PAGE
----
EGU2020-21073
https://doi.org/10.5194/egusphere-egu2020-21073
EGU General Assembly 2020
© Author(s) 2020. This work is distributed under
the Creative Commons Attribution 4.0 License.

Ground-based measurements of turbulence in electrified clouds

Evgeny Mareev, Vladimir Klimenko, Lev Lubyako, Mariya Shatalina, Svetlana Dementyeva, and Nikolay Ilin
Evgeny Mareev et al.
  • Institute of Applied Physics, Geophysical Research Department, Nizhny Novgorod, Russian Federation (evgeny.mareev@gmail.com)

A problem of the electric field dynamics in turbulent electro-active clouds (Cumulus, Stratus, Cumulonimbus) is one of the most relevant and complex problems of dynamical meteorology and atmospheric electricity. This problem is important for the study of intense large-scale electric field and its fluctuations that may lead to high-energy particle flows and lightning discharges, for electric current parameterization. Direct field measurements in convective clouds with a developed electrical structure are very difficult; so one of urgent tasks is the development of remote sensing methods for turbulence characteristics in electro-active clouds.

The growth of a large-scale electric field in a turbulent atmosphere is caused by the generation of an electric charge on colliding particles (hydrometeors and dust). Meanwhile, observations (including preliminary observations of the authors) and theoretical studies (Mareev and Dementyeva, 2017) show that intensification of thunderstorm activity can be associated with increased turbulence in the cloud. This paper presents new ideas and results of experimental and theoretical studies of the role of turbulence in electro-active clouds.

The main attention is paid to complex remote observations of different types of clouds with an experimental set-up including the microwave radiometers of 3 cm and 8 mm wavelengths (with a time resolution of order of one second), the network of electrostatic fluxmeters spaced by several kilometers each from another, and the meteorological radar. The data of recent several years were used for analysis. Note that recently space-borne passive microwave radiometry of intense convective clouds (see, for example, Peterson et al., 2017) attracted more attention compared to ground-based microwave observations. A principal idea of our approach is to use the wave-length channels allowing us to reveal both optically thick and optically transparent cloud events from the data on fluctuations in the brightness temperature of the atmosphere.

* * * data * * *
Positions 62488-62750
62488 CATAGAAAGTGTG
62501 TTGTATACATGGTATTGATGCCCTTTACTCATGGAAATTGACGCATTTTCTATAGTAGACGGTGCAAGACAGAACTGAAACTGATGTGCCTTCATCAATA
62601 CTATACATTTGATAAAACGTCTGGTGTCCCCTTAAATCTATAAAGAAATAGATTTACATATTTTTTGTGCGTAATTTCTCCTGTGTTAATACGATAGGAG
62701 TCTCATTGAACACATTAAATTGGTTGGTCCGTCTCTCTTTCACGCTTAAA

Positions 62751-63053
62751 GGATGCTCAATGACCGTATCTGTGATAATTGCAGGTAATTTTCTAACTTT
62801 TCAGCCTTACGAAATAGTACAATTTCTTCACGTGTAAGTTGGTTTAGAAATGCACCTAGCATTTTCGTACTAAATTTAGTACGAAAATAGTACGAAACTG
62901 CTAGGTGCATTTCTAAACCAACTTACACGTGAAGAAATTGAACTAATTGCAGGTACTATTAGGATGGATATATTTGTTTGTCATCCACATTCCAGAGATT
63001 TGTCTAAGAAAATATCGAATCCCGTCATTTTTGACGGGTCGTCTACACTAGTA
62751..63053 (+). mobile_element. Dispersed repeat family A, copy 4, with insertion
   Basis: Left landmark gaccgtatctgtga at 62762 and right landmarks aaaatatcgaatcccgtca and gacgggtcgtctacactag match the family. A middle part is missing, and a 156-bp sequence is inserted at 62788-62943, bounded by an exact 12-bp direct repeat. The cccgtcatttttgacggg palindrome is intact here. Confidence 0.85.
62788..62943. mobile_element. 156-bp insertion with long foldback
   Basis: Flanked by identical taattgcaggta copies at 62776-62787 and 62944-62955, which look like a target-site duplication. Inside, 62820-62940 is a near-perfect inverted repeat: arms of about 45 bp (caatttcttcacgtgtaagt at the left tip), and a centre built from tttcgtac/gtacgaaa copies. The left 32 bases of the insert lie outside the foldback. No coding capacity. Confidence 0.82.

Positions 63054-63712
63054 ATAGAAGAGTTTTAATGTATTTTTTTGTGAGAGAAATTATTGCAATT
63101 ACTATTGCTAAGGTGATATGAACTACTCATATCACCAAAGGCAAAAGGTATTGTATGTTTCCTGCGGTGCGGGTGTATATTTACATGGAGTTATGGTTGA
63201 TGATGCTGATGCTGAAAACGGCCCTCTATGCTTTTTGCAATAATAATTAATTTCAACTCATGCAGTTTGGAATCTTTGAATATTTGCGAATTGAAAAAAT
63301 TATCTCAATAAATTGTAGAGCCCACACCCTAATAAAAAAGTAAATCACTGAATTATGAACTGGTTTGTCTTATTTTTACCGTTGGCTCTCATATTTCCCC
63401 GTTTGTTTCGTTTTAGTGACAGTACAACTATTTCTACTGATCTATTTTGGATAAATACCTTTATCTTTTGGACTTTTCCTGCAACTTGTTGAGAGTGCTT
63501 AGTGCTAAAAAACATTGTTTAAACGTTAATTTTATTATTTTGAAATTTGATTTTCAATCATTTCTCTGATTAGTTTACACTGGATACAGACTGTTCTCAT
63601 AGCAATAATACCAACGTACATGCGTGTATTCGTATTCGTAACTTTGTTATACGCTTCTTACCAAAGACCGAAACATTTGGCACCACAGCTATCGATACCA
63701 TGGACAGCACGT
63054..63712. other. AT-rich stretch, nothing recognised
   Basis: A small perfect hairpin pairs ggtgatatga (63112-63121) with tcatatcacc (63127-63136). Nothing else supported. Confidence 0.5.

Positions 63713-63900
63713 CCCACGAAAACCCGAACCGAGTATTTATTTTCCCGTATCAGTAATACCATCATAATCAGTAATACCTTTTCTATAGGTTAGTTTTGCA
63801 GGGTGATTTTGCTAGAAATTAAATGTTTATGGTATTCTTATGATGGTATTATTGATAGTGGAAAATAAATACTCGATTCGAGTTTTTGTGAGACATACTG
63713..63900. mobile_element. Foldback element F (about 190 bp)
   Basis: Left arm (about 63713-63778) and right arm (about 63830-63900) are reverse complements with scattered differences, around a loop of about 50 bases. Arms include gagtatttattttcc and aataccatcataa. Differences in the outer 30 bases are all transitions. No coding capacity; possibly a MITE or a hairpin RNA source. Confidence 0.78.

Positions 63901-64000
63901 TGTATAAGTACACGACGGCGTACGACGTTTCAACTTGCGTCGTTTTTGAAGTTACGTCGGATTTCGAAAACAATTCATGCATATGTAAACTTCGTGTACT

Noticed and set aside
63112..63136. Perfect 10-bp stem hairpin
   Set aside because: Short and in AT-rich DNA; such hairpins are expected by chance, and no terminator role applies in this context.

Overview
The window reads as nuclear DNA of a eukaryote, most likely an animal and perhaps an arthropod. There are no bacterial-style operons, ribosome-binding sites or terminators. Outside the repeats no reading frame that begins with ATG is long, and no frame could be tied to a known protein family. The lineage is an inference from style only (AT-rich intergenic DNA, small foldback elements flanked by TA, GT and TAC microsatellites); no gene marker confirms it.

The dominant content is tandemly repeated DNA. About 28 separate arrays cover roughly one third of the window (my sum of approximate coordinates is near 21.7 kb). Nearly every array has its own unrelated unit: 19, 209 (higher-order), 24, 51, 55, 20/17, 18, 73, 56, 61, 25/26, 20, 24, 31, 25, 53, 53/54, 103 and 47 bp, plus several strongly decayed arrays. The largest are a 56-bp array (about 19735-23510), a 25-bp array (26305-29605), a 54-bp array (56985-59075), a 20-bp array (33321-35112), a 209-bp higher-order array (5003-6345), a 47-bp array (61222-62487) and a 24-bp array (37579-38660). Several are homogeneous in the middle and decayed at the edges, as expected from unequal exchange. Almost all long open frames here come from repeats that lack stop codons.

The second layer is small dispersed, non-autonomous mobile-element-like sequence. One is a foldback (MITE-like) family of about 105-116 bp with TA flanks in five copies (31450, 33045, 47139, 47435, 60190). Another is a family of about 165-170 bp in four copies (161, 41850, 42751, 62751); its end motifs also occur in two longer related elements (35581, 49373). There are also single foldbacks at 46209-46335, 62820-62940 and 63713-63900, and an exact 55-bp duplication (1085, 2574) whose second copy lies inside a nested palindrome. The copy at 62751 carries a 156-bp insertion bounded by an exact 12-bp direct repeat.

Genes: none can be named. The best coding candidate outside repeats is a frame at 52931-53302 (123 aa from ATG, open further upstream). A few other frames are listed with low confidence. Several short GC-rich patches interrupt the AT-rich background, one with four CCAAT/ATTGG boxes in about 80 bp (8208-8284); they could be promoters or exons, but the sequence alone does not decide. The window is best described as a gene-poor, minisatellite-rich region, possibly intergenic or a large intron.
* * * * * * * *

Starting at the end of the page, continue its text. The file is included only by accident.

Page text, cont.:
A special attention was paid to comparative analysis of the turbulence characteristics in thunderclouds and in clouds that do not have a developed electrical structure. The spectral characteristics of electric field and brightness fluctuations were found to be associated with atmospheric air turbulence and mostly are quantitatively described by Kolmogorov-type spectra. Compared with ordinary Cumulus and Stratus clouds, a limited band near a frequency of ~ 0.01 Hz with a higher level of fluctuations is distinguished in the spectral density of fluctuations in the brightness temperature of thunderclouds. The spectra of fluctuations of the electric field caused by thunderclouds, as well as turbulence interior thundercloud, are significantly different from the spectra caused by ordinary Cumulus and layered clouds.

The work was supported by the Russian Foundation for Basic Research (projects no. 19-05-00975 and 18-45-520010).